UN declares July 18 Nelson Mandela Day

2009-11-11 09:32

THE UN General Assembly yesterday declared July 18 “Nelson Mandela

International Day” to mark the South African anti-apartheid leader’s

contribution to world peace.

A resolution adopted by consensus by the 192-member world body

calls for commemorations every year starting next year on July 18 – Mandela’s

birthday – to recognise the Nobel Peace Prize laureate’s contribution to

resolving conflicts and promoting race relations, human rights and

reconciliation.

By adopting the resolution, the general assembly president, Ali

Treki, said the international community was expressing its appreciation for “a

great man” who suffered for the sake of people everywhere.

Mandela (91) led the fight against apartheid in South Africa as

head of the African National Congress’ armed wing. He was convicted of sabotage

and other crimes and served 27 years in prison. When he was freed in 1990,

Madiba, his clan name, supported reconciliation and helped lead South Africa’s

transition toward multi-racial democracy.

Mandela became the country’s first president to win in a fully

democratic election and led South Africa from 1994-99. He is celebrated today as

an international statesman and continues to speak out on human rights and other

global issues.

The resolution recognises Mandela’s “leading role in and support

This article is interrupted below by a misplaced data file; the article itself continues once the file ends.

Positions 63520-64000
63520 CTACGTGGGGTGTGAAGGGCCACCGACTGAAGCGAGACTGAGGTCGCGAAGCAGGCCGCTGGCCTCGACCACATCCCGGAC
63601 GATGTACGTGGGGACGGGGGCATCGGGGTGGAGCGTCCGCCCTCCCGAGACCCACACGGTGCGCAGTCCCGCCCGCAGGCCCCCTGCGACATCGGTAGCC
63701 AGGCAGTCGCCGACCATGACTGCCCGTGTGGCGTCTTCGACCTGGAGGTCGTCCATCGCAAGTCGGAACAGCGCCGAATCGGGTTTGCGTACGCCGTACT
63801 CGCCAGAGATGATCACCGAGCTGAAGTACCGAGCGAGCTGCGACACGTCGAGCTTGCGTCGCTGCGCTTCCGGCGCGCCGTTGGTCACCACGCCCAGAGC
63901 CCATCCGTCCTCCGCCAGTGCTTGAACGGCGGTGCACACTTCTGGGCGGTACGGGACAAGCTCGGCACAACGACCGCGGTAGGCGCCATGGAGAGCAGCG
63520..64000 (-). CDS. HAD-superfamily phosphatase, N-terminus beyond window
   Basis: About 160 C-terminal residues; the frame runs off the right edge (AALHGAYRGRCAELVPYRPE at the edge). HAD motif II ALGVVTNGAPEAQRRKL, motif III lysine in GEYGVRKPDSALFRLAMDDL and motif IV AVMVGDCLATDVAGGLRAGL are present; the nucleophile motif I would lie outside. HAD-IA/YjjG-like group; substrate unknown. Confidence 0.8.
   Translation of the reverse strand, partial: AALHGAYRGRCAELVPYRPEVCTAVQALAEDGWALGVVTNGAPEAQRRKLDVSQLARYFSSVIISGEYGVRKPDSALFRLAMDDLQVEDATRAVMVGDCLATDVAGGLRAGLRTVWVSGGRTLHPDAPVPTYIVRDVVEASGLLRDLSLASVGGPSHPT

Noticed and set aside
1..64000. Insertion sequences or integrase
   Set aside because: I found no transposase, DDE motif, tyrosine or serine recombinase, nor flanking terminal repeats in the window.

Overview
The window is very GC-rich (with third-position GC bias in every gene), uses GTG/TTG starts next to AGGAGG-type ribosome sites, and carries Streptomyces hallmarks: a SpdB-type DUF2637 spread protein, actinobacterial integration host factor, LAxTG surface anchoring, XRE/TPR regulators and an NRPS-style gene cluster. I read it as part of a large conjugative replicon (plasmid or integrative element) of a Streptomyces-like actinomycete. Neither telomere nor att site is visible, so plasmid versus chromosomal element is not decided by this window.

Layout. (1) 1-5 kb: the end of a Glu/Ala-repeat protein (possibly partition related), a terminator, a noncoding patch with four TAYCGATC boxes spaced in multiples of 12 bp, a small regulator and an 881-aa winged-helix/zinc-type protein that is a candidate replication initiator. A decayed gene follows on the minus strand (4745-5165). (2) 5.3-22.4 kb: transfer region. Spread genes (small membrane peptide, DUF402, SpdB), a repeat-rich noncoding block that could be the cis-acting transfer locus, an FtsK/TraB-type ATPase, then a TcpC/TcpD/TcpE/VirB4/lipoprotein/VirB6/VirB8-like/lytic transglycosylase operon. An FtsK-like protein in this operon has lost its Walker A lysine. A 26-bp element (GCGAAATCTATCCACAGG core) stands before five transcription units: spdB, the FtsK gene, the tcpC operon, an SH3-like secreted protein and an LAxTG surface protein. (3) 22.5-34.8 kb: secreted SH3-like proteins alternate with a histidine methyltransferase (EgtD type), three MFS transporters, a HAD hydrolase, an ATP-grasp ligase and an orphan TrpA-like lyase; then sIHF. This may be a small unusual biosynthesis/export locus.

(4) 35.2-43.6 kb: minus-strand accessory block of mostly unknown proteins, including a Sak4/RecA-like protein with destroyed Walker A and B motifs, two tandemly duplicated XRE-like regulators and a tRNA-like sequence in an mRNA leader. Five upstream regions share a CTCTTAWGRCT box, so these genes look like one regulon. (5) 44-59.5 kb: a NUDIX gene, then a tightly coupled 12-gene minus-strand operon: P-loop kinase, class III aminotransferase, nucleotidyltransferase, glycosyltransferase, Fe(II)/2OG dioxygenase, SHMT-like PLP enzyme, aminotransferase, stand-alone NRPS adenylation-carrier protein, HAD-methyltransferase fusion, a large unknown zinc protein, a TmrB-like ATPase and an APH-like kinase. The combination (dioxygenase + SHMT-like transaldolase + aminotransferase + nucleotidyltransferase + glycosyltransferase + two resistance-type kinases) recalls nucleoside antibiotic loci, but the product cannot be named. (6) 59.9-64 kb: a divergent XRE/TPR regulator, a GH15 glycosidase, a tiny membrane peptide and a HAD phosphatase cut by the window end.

for Africa’s struggle for liberation and Africa’s unity, and his outstanding

contribution to the creation of a non-racial, non-sexist democratic South

Africa”.

It also acknowledges his “contribution to the struggle for

democracy internationally and in the promotion of a culture of peace throughout

the world”.

US diplomat Laura Ross said her country was founded on the belief

that all people were created equal and saw in Mandela “a hero and kindred

spirit”.

Tanzania’s UN ambassador Augustine Mahiga called Mandela “a

visionary leader and an icon of social freedom” whose life has been the ultimate

definition of peace, both in South Africa and throughout the world.

Perhaps Mandela’s most outstanding contribution to world peace,

Mahiga said, was his call for reconciliation with South Africa’s white

oppressors, an example that should be emulated by all.


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